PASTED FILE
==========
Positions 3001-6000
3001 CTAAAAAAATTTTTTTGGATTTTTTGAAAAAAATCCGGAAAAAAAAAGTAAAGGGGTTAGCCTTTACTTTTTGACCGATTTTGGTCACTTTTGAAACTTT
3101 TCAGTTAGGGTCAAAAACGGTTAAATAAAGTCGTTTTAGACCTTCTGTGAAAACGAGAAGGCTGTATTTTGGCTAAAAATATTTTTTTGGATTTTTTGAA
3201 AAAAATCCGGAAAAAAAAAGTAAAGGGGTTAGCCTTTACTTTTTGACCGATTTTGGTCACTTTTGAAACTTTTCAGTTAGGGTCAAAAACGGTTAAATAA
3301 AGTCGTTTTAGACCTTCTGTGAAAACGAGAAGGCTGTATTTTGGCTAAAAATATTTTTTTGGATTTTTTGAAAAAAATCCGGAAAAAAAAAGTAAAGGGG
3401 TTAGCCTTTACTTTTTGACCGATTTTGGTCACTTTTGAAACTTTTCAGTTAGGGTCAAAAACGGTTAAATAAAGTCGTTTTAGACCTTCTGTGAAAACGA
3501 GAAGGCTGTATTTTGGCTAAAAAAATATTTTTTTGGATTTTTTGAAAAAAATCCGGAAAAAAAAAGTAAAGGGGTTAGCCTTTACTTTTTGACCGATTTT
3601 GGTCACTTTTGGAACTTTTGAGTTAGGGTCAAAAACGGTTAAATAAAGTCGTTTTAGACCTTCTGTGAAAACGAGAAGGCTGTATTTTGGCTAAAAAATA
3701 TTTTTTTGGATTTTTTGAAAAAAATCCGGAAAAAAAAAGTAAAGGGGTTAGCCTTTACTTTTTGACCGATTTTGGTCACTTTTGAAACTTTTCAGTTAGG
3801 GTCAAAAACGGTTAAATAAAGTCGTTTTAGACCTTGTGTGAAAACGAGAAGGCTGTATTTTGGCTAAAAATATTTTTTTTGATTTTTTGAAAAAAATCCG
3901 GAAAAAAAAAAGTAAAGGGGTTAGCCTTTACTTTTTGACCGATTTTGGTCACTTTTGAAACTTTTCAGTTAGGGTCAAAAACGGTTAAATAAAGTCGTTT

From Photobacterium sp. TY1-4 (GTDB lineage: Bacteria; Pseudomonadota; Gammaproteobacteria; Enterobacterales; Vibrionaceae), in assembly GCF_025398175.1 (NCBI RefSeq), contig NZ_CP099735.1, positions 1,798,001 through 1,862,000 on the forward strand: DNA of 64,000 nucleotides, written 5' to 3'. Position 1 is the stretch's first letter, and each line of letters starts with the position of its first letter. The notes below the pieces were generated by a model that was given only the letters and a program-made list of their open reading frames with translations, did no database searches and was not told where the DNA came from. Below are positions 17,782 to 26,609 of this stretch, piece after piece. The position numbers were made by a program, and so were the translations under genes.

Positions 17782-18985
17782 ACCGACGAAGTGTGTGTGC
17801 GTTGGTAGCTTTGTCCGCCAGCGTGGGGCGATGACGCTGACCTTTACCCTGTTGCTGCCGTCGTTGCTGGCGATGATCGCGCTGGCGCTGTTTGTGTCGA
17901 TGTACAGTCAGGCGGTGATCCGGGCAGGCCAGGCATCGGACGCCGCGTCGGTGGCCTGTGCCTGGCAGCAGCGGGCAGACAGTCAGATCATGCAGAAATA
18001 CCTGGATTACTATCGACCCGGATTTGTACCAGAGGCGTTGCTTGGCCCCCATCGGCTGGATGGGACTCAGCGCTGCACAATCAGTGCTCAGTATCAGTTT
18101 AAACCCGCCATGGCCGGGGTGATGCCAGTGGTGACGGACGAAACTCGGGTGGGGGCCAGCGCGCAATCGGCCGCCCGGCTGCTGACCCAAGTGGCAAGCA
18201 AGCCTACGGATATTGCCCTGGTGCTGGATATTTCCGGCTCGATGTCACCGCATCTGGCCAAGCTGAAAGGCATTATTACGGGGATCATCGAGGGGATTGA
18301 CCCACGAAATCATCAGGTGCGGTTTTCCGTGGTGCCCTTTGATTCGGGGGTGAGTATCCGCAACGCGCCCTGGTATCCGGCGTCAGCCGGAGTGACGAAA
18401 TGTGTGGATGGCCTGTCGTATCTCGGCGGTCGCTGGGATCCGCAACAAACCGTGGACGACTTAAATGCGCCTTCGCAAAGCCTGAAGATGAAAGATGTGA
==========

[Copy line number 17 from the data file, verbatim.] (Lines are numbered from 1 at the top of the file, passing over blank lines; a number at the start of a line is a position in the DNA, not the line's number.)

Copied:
18001 CCTGGATTACTATCGACCCGGATTTGTACCAGAGGCGTTGCTTGGCCCCCATCGGCTGGATGGGACTCAGCGCTGCACAATCAGTGCTCAGTATCAGTTT